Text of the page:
Comic book reviews: Justice League “Gods and Monsters” prequels

As a lead-up to the direct-to-DVD animated feature Justice League: Gods and Monsters, DC Comics released a trio of prequels that delved into the origins of the alternate-reality versions of Batman, Superman, and Wonder Woman who make up the team.  Released as digital-first comics, print editions have subsequently come out over the past three weeks.  These were co-plotted by Gods and Monsters producer Bruce Timm, co-plotted & scripted by longtime comic book writer J.M. DeMatteis, and illustrated by several talented artists.

Gods and Monsters Wonder Woman cover

I haven’t yet had an opportunity to pick up the DVD but I enjoyed these three prequels so I expect that I’ll be getting it in the near future.  Here’s a quick look at them.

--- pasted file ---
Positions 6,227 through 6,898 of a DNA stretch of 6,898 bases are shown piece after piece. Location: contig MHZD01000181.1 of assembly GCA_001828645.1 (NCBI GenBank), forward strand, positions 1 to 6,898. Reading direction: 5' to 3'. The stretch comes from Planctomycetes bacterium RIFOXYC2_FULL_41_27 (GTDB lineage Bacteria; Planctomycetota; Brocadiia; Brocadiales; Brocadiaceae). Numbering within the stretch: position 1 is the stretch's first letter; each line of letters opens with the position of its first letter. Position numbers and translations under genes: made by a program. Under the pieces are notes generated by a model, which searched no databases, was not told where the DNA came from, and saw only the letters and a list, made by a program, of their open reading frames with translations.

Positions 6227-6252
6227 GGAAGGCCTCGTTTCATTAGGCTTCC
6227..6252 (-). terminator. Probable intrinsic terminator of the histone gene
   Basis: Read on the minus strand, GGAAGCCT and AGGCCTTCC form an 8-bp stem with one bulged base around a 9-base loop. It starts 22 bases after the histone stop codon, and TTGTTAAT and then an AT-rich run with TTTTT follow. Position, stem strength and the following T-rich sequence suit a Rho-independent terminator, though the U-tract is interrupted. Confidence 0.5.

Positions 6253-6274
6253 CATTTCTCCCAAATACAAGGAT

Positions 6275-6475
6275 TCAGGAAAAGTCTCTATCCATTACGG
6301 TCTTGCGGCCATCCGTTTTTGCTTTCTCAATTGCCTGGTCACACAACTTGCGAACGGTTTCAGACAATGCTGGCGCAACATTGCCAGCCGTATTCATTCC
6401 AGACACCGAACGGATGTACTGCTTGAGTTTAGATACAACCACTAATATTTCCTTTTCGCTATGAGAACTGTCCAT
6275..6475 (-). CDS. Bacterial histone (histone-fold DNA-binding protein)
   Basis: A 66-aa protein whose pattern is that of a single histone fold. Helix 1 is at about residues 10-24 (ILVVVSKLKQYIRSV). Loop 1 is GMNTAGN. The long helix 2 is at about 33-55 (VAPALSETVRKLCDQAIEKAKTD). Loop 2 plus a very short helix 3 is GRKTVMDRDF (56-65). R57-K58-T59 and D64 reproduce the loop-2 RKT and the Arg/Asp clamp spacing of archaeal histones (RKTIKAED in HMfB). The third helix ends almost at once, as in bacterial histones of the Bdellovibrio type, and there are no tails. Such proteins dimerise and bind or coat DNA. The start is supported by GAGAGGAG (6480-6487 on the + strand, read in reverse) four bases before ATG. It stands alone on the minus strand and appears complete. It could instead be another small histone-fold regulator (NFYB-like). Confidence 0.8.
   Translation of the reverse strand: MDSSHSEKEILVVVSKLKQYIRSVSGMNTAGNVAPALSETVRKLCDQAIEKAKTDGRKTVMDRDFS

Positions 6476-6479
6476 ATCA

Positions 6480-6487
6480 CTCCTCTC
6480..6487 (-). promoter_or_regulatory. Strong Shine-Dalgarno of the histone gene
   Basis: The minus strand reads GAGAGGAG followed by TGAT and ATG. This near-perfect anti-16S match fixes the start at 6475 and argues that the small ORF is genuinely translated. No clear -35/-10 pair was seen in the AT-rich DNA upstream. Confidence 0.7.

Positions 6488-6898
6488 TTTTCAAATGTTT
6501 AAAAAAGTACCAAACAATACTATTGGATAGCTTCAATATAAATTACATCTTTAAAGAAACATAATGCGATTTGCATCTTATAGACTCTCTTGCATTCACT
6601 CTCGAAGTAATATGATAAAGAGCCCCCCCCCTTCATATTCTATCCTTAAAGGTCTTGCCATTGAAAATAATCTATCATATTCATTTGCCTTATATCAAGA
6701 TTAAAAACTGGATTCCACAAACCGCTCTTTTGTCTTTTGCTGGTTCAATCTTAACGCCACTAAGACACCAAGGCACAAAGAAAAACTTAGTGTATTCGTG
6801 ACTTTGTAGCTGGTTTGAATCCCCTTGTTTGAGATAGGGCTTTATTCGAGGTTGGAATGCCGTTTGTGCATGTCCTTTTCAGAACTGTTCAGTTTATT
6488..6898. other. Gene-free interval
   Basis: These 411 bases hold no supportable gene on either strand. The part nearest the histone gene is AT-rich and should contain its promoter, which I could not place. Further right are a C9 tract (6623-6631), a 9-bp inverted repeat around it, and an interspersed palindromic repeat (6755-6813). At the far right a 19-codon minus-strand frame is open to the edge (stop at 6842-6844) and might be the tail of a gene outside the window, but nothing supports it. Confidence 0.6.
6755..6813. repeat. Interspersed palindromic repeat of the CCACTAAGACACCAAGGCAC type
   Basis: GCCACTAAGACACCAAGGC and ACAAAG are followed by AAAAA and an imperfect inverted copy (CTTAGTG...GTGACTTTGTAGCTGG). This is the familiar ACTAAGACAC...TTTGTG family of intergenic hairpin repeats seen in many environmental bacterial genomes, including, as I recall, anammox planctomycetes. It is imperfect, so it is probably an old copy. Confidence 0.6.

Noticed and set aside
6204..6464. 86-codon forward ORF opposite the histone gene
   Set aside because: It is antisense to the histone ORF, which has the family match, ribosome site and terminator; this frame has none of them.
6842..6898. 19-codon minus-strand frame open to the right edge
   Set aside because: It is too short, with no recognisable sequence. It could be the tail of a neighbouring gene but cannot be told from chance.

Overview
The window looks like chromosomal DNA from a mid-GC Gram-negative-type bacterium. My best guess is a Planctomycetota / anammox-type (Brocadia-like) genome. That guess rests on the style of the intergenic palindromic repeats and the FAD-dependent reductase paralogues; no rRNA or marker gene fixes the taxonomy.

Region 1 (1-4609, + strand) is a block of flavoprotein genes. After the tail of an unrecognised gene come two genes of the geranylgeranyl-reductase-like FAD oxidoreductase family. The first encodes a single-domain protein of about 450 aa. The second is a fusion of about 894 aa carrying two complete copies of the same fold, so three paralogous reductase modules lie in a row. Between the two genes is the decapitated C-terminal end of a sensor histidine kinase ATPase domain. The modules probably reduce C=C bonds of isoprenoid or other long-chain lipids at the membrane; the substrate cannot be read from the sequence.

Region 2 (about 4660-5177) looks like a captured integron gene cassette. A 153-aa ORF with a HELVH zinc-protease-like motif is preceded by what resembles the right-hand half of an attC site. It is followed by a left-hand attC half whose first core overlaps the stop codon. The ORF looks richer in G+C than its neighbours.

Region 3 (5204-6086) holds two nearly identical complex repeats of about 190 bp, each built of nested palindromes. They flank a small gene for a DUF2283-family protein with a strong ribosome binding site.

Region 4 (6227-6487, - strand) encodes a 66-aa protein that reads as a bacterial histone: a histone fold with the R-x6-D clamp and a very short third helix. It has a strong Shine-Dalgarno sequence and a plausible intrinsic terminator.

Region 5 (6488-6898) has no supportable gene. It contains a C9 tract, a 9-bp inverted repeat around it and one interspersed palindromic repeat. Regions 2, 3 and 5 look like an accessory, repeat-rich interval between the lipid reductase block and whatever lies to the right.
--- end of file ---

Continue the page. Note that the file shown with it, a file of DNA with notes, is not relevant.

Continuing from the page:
The Batman prequel reveals that in this reality the dark knight of Gotham is scientist Kurt Langstrom (who in the mainstream DCU is the shape-shifting Man-Bat).  Langstrom was suffering from cancer and attempted to devise a cure.  In a way he succeeded, although it resulted in him becoming a vampiric creature that needs to feed on blood to survive.  In an attempt to alleviate his conscience Langstrom becomes a vigilante, draining the blood of criminals.

For a couple of reasons I was a bit underwhelmed with the Batman book.  There were a lot of similarities between Langstrom and the Marvel character Morbius the Living Vampire.  In addition, the concept of a vampire Batman was already done very successfully in the Elseworlds trilogy Red Rain.  This feels a bit like a needless retread.

Nevertheless, despite the somewhat less-than-groundbreaking nature of this alternate Batman, DeMatteis does a good job examining Langstrom’s tortured psyche.  The artwork by Matthew Dow Smith is effectively moody, although some of his storytelling is a little unclear, his characters a bit stiff.  The cover by the super-talented Francesco Francavilla is very good.